The FDA confirms the presence of Cyclospora in Fresh Express salad mix through new laboratory method; Fresh Express recalls expired products containing romaine lettuce.
July 31, 2018 Update
The FDA has confirmed the presence of Cyclospora in an expired salad mix, containing romaine lettuce and carrots, that was produced by the processor Fresh Express in Streamwood, Illinois.
On July 26, 2018, the FDA completed final analysis of an unused package of Fresh Express salad mix containing romaine lettuce and carrots, which had been distributed to McDonald’s. The analysis confirmed the presence of Cyclospora in that sample, though the expiration date for that product, July 19, had already passed. On July 27, the FDA informed Fresh Express of the results, and instructed Fresh Express to determine whether potentially contaminated product may still be on the market.
Fresh Express reported to FDA that the romaine from the same lot as the positive sample was not packaged for direct retail sale by Fresh Express and had already expired. Fresh Express committed to using recall procedures to inform companies that received additional products of concern about the sample result. Fresh Express also reported that the carrots in the sampled salad mix only went to McDonald’s.
On July 30, 2018, the U.S. Department of Agriculture’s Food Safety and Inspection Service (FSIS) issued a public health alert on beef, pork and poultry salad and wrap products potentially contaminated with Cyclospora that was distributed by Caito Foods LLC, of Indianapolis, Ind. The products were produced between July 15 and 18, 2018, with either “Best By,” “Enjoy by,” “Best if Sold By” or “Sell By” dates ranging from July 18 through July 23, 2018. Caito Foods had received notification from Fresh Express that the chopped romaine in these products was being recalled.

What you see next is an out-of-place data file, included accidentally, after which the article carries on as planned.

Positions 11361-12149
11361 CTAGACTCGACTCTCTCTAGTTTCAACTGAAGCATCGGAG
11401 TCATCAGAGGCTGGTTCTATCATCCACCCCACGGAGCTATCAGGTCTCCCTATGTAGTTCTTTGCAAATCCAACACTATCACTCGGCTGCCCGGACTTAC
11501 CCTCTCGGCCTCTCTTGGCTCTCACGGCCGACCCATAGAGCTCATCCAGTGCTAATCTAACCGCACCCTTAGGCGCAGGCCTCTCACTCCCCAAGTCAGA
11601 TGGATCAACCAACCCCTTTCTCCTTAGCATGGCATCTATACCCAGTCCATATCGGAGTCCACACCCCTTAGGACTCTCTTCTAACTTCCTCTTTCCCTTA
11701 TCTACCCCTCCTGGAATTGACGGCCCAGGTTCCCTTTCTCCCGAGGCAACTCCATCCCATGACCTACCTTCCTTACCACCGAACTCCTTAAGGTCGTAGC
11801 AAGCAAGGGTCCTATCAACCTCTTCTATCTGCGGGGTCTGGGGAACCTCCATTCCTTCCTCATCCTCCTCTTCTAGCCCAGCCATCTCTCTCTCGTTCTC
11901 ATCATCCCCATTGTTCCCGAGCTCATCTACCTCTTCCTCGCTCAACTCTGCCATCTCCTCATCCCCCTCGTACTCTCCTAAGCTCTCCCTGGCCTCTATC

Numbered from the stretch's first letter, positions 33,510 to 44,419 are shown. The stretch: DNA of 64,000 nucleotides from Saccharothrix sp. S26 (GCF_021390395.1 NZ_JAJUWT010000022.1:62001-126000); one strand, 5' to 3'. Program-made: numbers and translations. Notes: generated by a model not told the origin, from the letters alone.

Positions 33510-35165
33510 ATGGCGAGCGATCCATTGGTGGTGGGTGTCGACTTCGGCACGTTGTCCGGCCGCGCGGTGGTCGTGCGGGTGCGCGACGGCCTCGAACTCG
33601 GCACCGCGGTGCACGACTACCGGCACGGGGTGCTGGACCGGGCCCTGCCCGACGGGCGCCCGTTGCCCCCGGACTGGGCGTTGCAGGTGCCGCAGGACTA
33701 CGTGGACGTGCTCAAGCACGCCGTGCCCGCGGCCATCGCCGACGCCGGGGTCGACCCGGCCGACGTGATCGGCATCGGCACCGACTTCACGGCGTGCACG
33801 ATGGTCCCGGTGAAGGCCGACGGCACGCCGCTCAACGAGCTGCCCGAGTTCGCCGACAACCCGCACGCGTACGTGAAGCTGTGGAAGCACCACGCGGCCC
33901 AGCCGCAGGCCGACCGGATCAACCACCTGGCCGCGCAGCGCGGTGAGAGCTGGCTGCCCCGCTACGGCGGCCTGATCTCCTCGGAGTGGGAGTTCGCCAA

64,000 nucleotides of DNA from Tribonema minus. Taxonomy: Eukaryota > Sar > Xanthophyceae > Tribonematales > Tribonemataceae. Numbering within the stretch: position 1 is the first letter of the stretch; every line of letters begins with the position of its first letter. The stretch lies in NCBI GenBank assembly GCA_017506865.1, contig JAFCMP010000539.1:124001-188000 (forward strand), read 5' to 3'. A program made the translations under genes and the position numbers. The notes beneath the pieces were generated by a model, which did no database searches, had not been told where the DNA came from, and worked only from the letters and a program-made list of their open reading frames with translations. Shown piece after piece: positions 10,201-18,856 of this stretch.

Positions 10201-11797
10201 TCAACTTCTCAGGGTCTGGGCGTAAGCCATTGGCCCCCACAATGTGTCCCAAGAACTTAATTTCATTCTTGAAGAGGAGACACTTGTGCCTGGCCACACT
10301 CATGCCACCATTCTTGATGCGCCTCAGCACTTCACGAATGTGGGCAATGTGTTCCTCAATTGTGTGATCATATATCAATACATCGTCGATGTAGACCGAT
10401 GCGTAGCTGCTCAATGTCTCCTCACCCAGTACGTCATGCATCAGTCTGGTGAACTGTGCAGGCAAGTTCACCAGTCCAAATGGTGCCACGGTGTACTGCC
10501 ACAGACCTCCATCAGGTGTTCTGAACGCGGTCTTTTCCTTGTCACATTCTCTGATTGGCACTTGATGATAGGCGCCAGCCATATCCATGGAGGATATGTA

McDonald’s reports that they stopped using the Fresh Express salad mix at impacted restaurants in IL, IA, IN, WI, MI, OH, MN, NE, SD, MT, ND, KY, WV, and MO on July 13, 2018. The company has since reported that it has replaced the supplier of salads in those states. More information can be found in McDonald’s Statement.
In 2015, FDA set up a multidisciplinary workgroup to prioritize the development, validation and implementation of a method for detecting Cyclospora in fresh produce. In 2018, FDA began using the newly validated Cyclospora method. The availability of this method is a significant advancement in FDA’s ability to investigate outbreaks of cyclosporiasis and identify the parasite in foods.
The investigation is ongoing and the FDA is currently reviewing distribution and supplier information for romaine and carrots.
A cyclospora outbreak among people who attended an event on July 3, 2018 at the Evanston Golf Club at 4401 Dempster Street in Skokie, Illinois has sickened more than one hundred people, according to the Skokie Health Department. The facility is fully cooperating with the investigation.
About 900 people attended that event. Officials have sent all attendees a food survey to help discover which foods may be linked to the outbreak. The Skokie Health Department would like everyone who attended the event at the golf club to fill out the survey, even if they did not get sick.
This outbreak is not linked to the McDonald’s cyclospora outbreak that is linked to the fast food chain’s salads, according to officials. That outbreak has sickened at least 123 people in Illinois, according to the CDC.